Veterans who have served in the military can be buried in a national cemetery, depending on their illegibility and under honorable conditions. All veterans are entitled to a tot and marker only in a national cemetery. They will receive military honors, and the next of kin will receive a burial flag to memorialize.

When a loved one has passed, your funeral professional will complete the necessary paper work involved for burial. The family will need to furnish a copy of the veterans discharge, which is referred to as the DD 214 form. There will be
no charges for opening or closing the grave, a liner, or setting the marker in a national cemetery. lf a burial is not in a national cemetery, there is a $300 interment allowance. A marker is available at no charge, inscription must
include name, branch of service, year of birth, year of death ­in this order and may include emblem of belief, rank and decorations earned. The private cemetery will probably have a setting fee.

A spouse of an eligible veteran ls entitled to burial in a national cemetery even if the veteran is not buried there.

A spouse who remarries a non veteran may claim burial rights from prior marriage.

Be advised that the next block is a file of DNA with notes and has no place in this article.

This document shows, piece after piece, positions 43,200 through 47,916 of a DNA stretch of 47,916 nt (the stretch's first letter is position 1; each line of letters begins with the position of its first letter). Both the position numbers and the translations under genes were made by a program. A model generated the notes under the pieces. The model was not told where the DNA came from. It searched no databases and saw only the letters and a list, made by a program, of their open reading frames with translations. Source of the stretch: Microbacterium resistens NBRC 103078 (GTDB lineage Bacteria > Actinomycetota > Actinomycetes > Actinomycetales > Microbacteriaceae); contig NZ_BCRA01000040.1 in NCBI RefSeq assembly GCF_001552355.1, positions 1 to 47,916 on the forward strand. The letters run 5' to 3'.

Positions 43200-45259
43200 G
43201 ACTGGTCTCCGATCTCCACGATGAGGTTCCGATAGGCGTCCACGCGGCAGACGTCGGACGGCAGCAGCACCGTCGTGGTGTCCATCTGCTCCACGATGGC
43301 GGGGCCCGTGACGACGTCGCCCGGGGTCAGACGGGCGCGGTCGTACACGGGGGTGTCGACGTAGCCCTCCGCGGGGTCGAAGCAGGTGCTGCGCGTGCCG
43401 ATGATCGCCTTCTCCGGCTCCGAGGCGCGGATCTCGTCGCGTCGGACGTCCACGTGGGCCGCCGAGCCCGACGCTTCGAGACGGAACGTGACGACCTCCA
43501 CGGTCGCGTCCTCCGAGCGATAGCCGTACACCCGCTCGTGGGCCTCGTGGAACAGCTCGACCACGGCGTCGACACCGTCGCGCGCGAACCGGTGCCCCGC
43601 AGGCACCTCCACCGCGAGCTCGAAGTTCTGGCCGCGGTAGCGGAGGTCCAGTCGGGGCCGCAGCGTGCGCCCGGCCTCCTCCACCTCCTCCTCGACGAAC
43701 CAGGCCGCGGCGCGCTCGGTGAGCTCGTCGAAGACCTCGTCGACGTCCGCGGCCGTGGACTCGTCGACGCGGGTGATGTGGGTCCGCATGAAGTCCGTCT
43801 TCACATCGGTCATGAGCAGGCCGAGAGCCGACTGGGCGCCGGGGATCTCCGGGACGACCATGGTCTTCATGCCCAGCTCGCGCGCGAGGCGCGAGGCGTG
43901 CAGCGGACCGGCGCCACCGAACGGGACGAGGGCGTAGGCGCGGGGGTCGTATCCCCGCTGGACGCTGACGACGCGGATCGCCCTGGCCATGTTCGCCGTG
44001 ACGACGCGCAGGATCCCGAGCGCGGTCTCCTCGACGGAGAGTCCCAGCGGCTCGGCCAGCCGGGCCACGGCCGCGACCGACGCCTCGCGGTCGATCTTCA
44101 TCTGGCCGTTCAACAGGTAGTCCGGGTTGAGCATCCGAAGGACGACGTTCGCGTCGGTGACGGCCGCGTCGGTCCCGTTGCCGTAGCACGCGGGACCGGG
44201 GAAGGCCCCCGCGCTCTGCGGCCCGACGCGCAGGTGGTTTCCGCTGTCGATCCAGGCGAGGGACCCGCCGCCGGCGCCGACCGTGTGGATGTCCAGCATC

Burial of dependent children is limited to unmarried children under 21 years of age, or under 23 years of age if a student at an approved educational institution. Unmarried adult children who become physicality or mentally disabled and incapable of self-support before age 21, or age 23 if a full time student, also are eligible for burial.

There are a number of others eligible for veteran's burial benefits lf the person has provided military-related service. The list is quite long and includes civilians who were involved with military efforts during war-time. Members of the National Guard and Reserves with 20 years of service or active duty of service are eligible. Some Public Health Service are eligible. You should inquire if you believe you might be entitled to such benefits. Persons not eligible are divorced spouses, adult children, parents, siblings and others even if they are dependents. Those with a dishonorable discharge, those convicted of subversive activities and capital crimes.

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Caring For Families Since 1979